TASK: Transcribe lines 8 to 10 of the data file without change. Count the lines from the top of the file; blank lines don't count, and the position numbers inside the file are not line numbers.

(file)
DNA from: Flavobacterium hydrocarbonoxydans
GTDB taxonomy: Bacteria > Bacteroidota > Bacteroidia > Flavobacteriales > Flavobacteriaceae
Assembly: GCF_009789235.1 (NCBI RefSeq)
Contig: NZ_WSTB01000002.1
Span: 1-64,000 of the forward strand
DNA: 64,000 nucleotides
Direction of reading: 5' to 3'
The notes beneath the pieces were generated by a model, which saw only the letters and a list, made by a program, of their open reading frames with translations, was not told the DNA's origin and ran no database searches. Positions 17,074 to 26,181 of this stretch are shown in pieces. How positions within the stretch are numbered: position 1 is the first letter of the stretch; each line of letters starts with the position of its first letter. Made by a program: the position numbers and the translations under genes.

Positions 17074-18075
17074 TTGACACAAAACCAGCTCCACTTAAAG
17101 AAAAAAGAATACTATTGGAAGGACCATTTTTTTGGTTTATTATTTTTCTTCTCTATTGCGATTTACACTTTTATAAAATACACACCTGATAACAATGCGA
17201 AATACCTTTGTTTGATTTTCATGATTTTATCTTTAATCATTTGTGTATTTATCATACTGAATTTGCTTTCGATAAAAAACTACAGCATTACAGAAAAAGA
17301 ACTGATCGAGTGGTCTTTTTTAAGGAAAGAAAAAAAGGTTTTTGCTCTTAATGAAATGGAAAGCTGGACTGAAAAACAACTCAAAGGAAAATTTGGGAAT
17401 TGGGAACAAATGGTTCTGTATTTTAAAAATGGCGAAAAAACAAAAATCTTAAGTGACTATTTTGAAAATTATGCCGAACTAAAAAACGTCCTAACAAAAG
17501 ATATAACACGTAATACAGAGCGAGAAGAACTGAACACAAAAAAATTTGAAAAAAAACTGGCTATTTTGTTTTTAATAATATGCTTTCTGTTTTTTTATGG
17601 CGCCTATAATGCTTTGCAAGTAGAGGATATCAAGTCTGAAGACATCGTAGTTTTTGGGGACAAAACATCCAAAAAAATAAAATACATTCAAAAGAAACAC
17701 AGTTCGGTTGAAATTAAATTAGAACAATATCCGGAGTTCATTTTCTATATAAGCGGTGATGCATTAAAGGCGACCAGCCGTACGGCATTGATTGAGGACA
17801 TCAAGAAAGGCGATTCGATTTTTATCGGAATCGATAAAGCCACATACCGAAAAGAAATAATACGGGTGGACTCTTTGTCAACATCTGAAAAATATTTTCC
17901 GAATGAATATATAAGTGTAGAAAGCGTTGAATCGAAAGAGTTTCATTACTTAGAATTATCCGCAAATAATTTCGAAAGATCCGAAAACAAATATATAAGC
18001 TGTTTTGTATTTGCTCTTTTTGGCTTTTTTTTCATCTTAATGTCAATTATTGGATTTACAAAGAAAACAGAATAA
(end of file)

The notes beneath the pieces were generated by a model, which saw only the letters and a list, made by a program, of their open reading frames with translations, was not told the DNA's origin and ran no database searches. Positions 17,074 to 26,181 of this stretch are shown in pieces. How positions within the stretch are numbered: position 1 is the first letter of the stretch; each line of letters starts with the position of its first letter. Made by a program: the position numbers and the translations under genes.

Positions 17074-18075
17074 TTGACACAAAACCAGCTCCACTTAAAG